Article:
But the heart of the film is the solid and touching relationship between Malcolm and Cole. Before he can help Cole, Malcolm has to overcome his own skepticism, and believe in the boy’s claim that he can see the dead, and it’s to the psychologist’s credit that he does so.

After that, Malcolm goes a step further, and finds a way to help Cole deal with this ability. He advises Cole that, instead of running in terror from the dead, Cole must find out what they are seeking, and help them if possible.

By the end, Cole will help Malcolm too, helping him find ways to reach out to his beloved Anna, who has become increasingly distant since the night the patient broke into their house.

Olivia Williams as Anna, with Bruce Willis as Malcolm.

Osment and Willis are both superb in their roles, providing performance of considerable emotional power. They are given crucial support by Collette and Williams.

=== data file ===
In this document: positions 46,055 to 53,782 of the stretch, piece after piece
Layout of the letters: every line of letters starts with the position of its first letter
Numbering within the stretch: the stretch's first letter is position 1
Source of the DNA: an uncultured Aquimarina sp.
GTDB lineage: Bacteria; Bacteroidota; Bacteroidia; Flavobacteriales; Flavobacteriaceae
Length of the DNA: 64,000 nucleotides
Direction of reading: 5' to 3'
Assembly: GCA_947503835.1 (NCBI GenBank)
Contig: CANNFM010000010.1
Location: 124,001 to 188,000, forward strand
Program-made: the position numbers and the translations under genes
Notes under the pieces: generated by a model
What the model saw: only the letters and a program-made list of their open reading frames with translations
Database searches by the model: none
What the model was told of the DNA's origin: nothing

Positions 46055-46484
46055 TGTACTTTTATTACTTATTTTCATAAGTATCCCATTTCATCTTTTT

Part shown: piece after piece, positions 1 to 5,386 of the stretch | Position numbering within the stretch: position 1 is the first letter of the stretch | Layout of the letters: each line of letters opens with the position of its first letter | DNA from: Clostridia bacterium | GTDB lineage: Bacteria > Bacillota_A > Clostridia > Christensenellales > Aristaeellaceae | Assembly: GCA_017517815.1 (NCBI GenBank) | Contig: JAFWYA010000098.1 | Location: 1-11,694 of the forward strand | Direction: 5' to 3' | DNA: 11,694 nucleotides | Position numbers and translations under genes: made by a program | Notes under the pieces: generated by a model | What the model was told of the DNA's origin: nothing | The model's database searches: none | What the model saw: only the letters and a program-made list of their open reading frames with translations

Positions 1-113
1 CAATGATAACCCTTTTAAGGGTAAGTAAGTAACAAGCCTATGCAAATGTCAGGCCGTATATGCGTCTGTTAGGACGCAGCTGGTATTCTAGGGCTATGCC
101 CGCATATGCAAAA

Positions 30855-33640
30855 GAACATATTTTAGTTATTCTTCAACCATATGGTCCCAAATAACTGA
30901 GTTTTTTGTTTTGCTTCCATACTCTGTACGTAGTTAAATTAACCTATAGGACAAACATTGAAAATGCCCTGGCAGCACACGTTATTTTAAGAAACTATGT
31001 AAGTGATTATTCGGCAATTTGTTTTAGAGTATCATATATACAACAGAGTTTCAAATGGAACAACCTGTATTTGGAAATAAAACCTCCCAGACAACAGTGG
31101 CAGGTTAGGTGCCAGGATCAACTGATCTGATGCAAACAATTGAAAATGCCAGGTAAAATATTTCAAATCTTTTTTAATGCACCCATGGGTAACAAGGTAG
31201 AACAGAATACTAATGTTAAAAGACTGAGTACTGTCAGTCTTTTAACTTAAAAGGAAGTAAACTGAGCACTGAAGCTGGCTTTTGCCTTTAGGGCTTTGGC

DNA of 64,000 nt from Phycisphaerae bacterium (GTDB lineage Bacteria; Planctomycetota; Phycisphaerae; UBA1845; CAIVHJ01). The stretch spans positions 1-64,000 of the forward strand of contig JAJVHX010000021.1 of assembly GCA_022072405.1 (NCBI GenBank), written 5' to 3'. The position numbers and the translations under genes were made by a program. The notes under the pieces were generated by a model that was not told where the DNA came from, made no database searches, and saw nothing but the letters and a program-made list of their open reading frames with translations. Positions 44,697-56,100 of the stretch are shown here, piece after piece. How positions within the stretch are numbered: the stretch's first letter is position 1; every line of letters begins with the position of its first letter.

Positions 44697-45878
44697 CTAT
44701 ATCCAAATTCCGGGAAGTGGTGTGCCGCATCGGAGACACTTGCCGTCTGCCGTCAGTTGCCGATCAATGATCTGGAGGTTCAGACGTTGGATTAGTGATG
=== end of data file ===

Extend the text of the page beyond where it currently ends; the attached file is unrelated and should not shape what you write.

That’s hardly all there is to THE SIXTH SENSE. Shyamalan proves himself to be a sure touch with lighting and creative camera setups, knowing how to instill tension and dread throughout. The film’s setting, Philadelphia, is like a character itself, looking stately, imbued with the sadness of history, and starkly ominous throughout.

And then there’s the ending, which if you’re lucky enough to be completely fooled by it (as I was), delivers a wonderful revelatory wallop.

Despite all the dread and gloom, good things develop by the end, including sure signs of healing in the film’s two broken relationships, that between Cole and his mom, and between Malcolm and Anna.

Haley Joel Osment and Toni Collette.

THE SIXTH SENSE is a ghost story that has brains and heart, in addition to providing a generous helping of skillfully rendered scare scenes.